The goal of this study was to provide a comprehensive and updated inventory of the coastal caves of Puerto Rico in an effort to contribute to a better understanding of cave development in this island setting. A total of 63 coastal caves were surveyed and analyzed using detailed cartography, morphometric analysis, resource inventory, and photo documentation. Located along the northern, western, and southern coastlines of Puerto Rico, many of these features, because of their small size and relative obscurity, had not been thoroughly studied in the course of previous fieldwork. Prominent sea cave (littoral) development was noted in all coastal areas, but previously undocumented examples of flank margin speleogenesis were also identified within the Quaternary eolianite and adjacent limestone exposures along the northern coast. Morphometric analysis of all the completed cave maps revealed that the 10 flank margin caves could be graphically distinguished from the 53 sea caves by comparison of cave perimeter to total cave area. Furthermore, morphometric comparison of multiple spatial parameters was sufficient to differentiate intact from denuded flank margin caves as well as identify segments within some flank margin caves that had been modified by littoral breach and/or cliff retreat. This study revealed a surprising variety and abundance of cave resources along these dynamic and complex Atlantic and Caribbean shorelines, utilizing a methodology capable of differentiating between flank margin and littoral cave development that can be further used to determine the speleogenic origins of coastline cave resources in other carbonate island settings.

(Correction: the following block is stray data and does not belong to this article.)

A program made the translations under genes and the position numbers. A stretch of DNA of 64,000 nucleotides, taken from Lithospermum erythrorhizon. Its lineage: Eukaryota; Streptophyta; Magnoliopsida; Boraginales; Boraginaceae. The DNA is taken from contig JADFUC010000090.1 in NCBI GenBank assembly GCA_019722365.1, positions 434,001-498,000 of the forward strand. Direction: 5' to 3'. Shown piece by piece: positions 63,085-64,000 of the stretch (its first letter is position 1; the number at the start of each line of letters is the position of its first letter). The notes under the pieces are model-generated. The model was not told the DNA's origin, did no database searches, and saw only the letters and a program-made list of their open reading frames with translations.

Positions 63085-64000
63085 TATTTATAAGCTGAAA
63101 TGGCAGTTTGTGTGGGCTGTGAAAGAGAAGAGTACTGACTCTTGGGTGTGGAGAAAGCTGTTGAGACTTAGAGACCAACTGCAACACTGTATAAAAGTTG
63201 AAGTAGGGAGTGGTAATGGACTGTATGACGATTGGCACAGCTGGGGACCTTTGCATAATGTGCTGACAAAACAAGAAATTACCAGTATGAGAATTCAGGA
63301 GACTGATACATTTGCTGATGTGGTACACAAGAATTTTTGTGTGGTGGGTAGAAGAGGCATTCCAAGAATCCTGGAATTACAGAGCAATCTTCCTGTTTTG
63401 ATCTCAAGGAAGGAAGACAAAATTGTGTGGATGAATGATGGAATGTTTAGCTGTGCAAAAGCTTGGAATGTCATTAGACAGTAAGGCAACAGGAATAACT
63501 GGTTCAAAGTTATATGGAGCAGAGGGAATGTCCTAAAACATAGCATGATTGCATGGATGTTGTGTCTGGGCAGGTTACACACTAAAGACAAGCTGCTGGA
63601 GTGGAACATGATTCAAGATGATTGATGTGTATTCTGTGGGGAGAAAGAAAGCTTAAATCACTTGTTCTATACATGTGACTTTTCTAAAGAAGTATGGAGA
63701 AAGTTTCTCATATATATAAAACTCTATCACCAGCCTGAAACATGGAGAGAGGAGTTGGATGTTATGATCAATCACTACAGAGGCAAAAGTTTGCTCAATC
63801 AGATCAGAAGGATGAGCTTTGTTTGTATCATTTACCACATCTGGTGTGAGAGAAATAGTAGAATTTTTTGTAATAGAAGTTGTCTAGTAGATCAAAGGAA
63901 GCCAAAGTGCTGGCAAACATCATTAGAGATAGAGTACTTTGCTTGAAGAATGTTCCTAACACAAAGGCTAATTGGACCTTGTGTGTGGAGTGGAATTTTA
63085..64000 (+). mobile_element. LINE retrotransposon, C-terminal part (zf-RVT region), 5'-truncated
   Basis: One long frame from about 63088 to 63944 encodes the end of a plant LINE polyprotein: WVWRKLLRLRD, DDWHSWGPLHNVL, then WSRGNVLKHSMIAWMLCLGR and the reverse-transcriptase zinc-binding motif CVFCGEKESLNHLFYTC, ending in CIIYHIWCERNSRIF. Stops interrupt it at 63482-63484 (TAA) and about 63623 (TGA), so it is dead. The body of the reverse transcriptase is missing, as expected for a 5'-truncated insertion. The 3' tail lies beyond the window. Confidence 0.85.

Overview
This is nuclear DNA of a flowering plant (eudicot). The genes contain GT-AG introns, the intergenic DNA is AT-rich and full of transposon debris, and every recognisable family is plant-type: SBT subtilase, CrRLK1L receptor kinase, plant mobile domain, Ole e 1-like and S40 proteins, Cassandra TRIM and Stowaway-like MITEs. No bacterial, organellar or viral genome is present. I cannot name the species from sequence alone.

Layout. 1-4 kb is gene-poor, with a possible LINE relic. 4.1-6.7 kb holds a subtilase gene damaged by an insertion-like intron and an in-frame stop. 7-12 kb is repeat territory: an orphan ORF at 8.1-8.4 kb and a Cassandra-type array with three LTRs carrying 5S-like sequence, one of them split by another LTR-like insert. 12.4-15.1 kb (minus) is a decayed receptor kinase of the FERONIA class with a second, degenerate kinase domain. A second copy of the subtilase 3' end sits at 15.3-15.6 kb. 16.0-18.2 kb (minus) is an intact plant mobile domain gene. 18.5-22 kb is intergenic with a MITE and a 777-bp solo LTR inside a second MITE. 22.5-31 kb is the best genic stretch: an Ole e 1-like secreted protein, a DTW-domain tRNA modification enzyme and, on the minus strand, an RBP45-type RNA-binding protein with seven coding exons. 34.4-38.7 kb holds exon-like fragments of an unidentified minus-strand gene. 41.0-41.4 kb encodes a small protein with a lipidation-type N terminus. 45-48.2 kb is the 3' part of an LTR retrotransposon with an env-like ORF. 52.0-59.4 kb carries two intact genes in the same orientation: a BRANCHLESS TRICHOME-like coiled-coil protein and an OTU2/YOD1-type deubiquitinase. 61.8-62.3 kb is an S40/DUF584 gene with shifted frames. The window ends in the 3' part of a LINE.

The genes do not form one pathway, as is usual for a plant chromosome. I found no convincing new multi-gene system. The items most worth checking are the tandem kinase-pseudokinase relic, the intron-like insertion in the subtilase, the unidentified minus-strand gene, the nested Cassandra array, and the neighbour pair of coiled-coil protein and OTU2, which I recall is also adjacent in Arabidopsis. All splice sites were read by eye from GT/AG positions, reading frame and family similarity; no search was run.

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Vol. 2008 • No. 242